• Worthy Opponent: Cronos calls him a "skilled warrior".
  • Would Hit a Girl: Would? Kratos not only would hit, as he would kill them in a way just as gruesome as the men. Kratos is a lot of things, but his violence is equal for all genders.
  • Wouldn't Hurt a Child: Kratos killed his own daughter, but didn't do so intentionally, and later claimed that "a simple child will not trouble me" when Athena tells him that Pandora must be sacrificed in order to kill Zeus. However, when the time actually came to let Pandora die, Kratos couldn't bring himself to do so, and only released her into the flame to attack Zeus in a blind rage.



Kratos' son, introduced in the upcoming PS4 sequel. Kratos raises, trains, and protects him in the land of Norse Mythology.

Voiced by: Sunny Suljic

  • Badass Adorable: He's a cute child and is being raised as a warrior by the former God of War.
  • Divine Parentage: His father was the Greek God of War, and it's implied that the divinity in his body is wrestling with his mortal side, causing illness. He's also unaware of Kratos's true nature, but soon begins to suspect him of not being what he seems.
  • Hey, You!: In the first trailer, Kratos never calls him by name. To get his attention, he simply refers to him as "boy."
  • Like Father, Like Son: Atreus has quite the Hair-Trigger Temper like Kratos.
  • Morality Pet: To an extent. The focus of the upcoming God of War is for Kratos to rediscover himself after the pain of his past life. Being a good father to his son will be a major part of that.
  • Shock and Awe: He has the power to infuse his arrows with lightning. This may be a trait he inherited from his grandfather Zeus.
  • Translator Buddy: He's fluent in Old Norse, unlike Kratos. Because of this, he acts as Kratos's interpretor.

Greek Era

     Comic Book Characters 

Giant Arachnid

A monstrous, overgrown spider sent by someone (possibly the Olympians) in order to stop Kratos on his second trip to the secret Island where Ambrosia was kept. She's slain by the Spartan.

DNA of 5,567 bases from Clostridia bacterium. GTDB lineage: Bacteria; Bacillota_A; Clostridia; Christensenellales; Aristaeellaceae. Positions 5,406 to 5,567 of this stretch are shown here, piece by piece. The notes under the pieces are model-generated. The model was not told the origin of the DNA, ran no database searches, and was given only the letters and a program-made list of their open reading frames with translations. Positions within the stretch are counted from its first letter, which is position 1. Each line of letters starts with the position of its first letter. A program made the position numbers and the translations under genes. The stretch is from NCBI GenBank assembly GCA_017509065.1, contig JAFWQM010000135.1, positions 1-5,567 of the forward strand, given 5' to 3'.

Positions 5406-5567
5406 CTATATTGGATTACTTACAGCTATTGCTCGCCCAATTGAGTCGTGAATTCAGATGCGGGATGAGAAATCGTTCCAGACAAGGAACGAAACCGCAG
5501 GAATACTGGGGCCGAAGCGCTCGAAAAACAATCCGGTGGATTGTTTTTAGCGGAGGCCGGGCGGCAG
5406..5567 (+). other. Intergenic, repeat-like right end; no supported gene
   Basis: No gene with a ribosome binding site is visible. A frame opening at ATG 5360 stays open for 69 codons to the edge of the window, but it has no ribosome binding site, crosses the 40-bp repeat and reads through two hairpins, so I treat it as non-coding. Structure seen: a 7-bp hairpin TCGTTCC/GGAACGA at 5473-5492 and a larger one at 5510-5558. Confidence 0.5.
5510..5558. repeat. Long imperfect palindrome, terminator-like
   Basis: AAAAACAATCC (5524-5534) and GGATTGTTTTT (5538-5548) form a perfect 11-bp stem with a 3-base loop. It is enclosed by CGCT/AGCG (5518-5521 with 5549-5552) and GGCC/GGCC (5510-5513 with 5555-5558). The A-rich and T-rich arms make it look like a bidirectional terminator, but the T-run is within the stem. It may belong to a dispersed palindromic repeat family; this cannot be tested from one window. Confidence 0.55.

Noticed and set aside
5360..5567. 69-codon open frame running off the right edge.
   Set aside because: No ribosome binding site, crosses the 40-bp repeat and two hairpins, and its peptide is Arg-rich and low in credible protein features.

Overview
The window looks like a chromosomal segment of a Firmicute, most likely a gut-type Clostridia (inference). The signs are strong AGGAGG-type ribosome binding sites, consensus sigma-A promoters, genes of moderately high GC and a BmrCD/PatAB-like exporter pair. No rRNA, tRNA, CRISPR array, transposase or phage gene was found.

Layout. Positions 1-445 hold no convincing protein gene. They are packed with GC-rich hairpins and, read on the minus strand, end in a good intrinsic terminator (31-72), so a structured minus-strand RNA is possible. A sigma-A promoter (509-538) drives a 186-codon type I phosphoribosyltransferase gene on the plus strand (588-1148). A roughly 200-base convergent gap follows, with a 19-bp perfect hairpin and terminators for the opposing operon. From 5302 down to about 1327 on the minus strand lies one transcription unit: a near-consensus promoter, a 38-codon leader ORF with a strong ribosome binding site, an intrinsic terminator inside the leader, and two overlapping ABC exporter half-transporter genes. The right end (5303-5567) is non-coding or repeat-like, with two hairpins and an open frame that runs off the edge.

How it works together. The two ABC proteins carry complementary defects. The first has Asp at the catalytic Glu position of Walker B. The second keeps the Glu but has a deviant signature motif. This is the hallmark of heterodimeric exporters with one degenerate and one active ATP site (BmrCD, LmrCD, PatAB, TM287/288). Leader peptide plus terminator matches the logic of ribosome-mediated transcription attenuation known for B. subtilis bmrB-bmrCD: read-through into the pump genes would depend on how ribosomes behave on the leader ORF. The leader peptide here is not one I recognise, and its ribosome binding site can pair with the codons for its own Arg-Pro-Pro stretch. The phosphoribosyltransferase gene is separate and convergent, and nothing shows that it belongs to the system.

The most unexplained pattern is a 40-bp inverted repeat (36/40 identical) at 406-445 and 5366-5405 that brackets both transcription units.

The Champion of Poseidon, he's a brutal warlord from Thera island. Seeks the Ambrosia to cure his villagers.

  • Ax-Crazy: He's even worse than Kratos in this regard.
  • Badass Normal: Despite his status as Poseidon's champion, he has no otherwordly power whatsoever.


Artemis' Champion from Keros. She's looking for the Ambrosia in order to cure the sterility of the women of her tribe.

Captain Nikos

The Spartan captain sent to help Kratos with his men. It won't end well.


Hermes' Champion, he needs Ambrosia to save the dying livestock of his village. He has power over animals. He is slain by Alrik.


The Champion of Helios.


One of the Hecatonchires and keeper of the Tree of Life from which Ambrosia is born.

Norse Era



The World Serpent
The World Serpent and one of the three children of Loki. Said to be so large, he surrounds the very earth to the point that he can grasp his own tail.

  • Black Speech: Subverted. He speaks Norse, which isn't inherently malevolent as the usual example, but due to his incredibly deep voice and the fact that Kratos (and therefore the audience) can't understand him, it can come across as such. Atreus can understand him perfectly, though.
  • Evil Sounds Deep: Time will tell if he's "evil", but he has a role to play in Ragnarök and has a rumbling tone.
  • Giant Eye of Doom: Stares at Kratos and Atreus after rising from the deep.
  • Hidden Agenda Villain: Offers to aid Kratos, but considering his role during Ragnarök, his reasons are likely not benevolent.
  • Our Dragons Are Different: He's a massive, pale serpent that seemingly has a beard.
  • Our Giants Are Bigger: Even if he doesn't live up to the traditional description that he's big enough to wrap around the world and touch his own tail (only time will tell), he's colossal regardless.
  • Reptiles Are Abhorrent: If he's anything like in myth, he's a danger to gods and mortals.
  • Sea Monster: Just like in myth, he seems to live out in the water.
  • Snakes Are Sinister: He's an absolutely massive serpent who is destined to kill Thor in Ragnarök.

Alternative Title(s): God Of War, God Of War PS 4